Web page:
“O Gamelan” is both José Evangelista’s composition & a handy name for tonight’s program by Esprit Orchestra, suggesting a genuine reverence for the Balinese ensemble of that name. Many of the works on the program employed some or all of the players of Evergreen Club Contemporary Gamelan, in various constellations of players & instrumentation. In addition we were treated to a dance performance from Evie Suyadnyani, World Music Visitor at the U of T‘s Faculty of Music (which is perhaps one reason I saw the Dean of the Faculty in attendance). My head is still buzzing in a good way from this exquisitely intercultural experience.
We began & ended with orchestral works invoking gamelan sounds via conventional western instruments. Echo Spirit Isle (1983), a work by Alex Pauk (composer & also the conductor & artistic director of Esprit) started us off. When the orchestra was playing repeated notes (aka ostinati) I thought of Colin McPhee, a composer whose works suggest Balinese music. Pauk also generated some big tutti, and passages of neutral colour something like washes of colour on paper. Pauk’s work was one of the bookends for the evening. Claude Vivier’s Pulau Dewata (1977), which closed the concert, also had me in mind of McPhee: which is to say that some of the passages sound like attempts to echo or even transcribe a gamelan’s timbres and effects using conventional instrumentation.
Chan Ka Nin’s Éveil aux oiseaux (2005) employed eleven members of Esprit + nine gamelan instruments played by Evergreen personnel. At times they blend, at other times there are distinct differences in the ways each culture’s instruments are used. Several moments are wonderfully ambiguous, creating sounds and combinations that are hard to place, delightfully disorienting. The first sounds we hear reminded me of the deep Tibetan horn-sound associated with Buddhist ceremonies, a sound that gave me chills immediately. In an evening where Gamelan sounds seemed to instantly guarantee entry into the spirit of another culture, this composition was for me the most authentic, precisely because I couldn’t place it within any culture, any particular place or time. Very impressive!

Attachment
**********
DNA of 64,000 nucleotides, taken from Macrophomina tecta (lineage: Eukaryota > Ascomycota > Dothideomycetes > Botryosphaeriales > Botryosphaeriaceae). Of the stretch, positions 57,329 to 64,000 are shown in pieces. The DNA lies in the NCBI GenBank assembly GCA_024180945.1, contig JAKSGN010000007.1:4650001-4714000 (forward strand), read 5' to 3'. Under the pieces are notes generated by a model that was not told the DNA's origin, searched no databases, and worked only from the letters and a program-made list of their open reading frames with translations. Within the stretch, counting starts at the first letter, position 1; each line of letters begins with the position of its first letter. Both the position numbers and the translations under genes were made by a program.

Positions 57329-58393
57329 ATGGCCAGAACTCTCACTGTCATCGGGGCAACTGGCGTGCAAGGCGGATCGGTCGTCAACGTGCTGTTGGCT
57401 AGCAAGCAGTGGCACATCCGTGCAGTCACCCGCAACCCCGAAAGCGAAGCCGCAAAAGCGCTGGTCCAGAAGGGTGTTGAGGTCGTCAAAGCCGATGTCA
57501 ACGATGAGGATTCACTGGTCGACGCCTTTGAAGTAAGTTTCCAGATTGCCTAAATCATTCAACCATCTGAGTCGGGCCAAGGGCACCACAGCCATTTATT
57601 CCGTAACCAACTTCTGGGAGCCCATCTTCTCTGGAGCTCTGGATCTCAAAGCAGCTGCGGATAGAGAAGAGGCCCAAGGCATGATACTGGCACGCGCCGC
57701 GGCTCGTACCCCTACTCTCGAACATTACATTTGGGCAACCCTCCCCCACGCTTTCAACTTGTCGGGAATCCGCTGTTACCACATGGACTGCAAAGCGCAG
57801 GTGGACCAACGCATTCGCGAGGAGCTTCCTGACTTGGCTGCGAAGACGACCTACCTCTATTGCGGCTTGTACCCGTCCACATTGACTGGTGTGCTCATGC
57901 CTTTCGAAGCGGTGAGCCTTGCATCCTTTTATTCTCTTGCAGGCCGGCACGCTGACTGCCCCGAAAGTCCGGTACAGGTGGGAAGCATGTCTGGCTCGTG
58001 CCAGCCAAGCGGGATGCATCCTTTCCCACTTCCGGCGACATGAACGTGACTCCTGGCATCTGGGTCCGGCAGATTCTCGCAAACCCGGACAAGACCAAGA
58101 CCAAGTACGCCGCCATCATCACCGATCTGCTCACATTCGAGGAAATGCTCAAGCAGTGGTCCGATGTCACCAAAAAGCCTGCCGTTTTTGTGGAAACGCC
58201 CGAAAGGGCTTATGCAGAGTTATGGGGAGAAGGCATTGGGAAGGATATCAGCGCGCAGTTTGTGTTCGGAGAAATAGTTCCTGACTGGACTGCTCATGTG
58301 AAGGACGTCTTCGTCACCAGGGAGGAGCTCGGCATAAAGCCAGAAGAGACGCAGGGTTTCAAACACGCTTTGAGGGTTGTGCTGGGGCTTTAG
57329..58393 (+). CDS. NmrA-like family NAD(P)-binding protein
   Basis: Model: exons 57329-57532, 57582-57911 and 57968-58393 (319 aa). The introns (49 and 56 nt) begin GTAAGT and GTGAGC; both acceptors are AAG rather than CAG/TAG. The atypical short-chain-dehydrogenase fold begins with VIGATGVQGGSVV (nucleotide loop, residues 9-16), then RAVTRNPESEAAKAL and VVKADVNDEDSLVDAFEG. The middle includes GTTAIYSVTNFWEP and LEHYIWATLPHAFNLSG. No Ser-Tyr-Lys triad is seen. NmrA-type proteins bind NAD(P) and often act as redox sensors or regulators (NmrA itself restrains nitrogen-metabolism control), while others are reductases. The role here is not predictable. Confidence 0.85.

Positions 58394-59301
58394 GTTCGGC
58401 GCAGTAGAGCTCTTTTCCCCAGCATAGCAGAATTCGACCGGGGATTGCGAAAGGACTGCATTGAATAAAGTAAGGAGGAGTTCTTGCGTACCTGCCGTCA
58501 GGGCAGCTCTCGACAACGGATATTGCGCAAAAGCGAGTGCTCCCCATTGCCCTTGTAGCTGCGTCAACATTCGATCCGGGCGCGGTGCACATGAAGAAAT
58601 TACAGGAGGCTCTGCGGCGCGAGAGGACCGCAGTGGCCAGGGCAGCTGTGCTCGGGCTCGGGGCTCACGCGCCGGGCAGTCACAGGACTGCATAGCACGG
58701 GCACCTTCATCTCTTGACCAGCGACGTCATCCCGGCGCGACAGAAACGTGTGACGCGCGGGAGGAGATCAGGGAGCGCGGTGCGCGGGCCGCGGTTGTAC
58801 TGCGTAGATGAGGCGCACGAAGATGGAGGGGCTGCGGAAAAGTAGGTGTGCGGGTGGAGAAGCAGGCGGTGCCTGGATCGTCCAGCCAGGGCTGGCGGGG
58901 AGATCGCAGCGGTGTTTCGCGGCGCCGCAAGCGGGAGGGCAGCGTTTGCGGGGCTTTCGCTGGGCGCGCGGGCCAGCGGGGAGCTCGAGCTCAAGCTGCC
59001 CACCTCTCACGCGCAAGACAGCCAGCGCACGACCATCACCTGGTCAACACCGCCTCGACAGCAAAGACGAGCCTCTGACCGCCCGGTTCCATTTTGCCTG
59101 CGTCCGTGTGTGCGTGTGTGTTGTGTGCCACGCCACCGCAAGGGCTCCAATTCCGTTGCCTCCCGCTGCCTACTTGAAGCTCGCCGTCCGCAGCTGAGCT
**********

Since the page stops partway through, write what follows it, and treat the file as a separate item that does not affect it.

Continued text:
Next came something absolutely different in every respect. Lou Harrison’s Threnody for Carlos Chavez for viola and gamelan (1978) suddenly brought us into something intimate and the most tonal work we’d hear all night. Violist Douglas Perry stood alongside seven of the Evergreen players, as he played something resembling a folk song, accompanied by the most delicate sounds I think I’ve ever heard from Evergreen. For all intents & purposes, this is a thoroughly sensuous song, with an accompaniment that likely could be handled by one or two players, but instead flitting around seven different players.
Then we came to the work giving its title to the concert, namely José Evangelista’s O Gamelan, using a modern orchestra to suggest the magical sounds of a gamelan. I was at times unable to figure out what instruments were playing to create the timbres. Evangelista speaks of the gamelan as a goal, suggesting that its sound is an ideal.
My favourite piece on the program was from André Ristic, a work titled Project “Peuple” for gamelan & ensemble. It’s a spectacularly clever composition. If I were to quote the composer’s program notes to describe its ambitions you would likely be struck by the wit of the composer.
Two groups of individuals (the gamelan percussions and winds) are trying to find a “meeting point” through the inspiration provided by a “leader” (the double bass). They succeed and the leader goes despotic.
Ristic refers to the concerto, in looking at the interactions of these musical forces. The only work I can think of that’s comparable is Berlioz’s Harolde en Italie, a concerto that dramatizes the Byronic hero using a viola & orchestra. Why am I not surprised that Ristic is from the former Yugoslavia? I’ve met so many from this country whose well-developed political awareness boils over in the arts. At the beginning, the groups of instruments –the western gang & the gamelan—are like political cartoons, satirical caricatures of two wildly disparate groups unable to communicate. Gradually the double bass asserts itself, leading to one of the most delicious bits of comic virtuosity I’ve ever heard & seen, the bass player like a ferocious demagogue with a bow.
Esprit return January 26th, 2014 with a program titled “Strange Matter”
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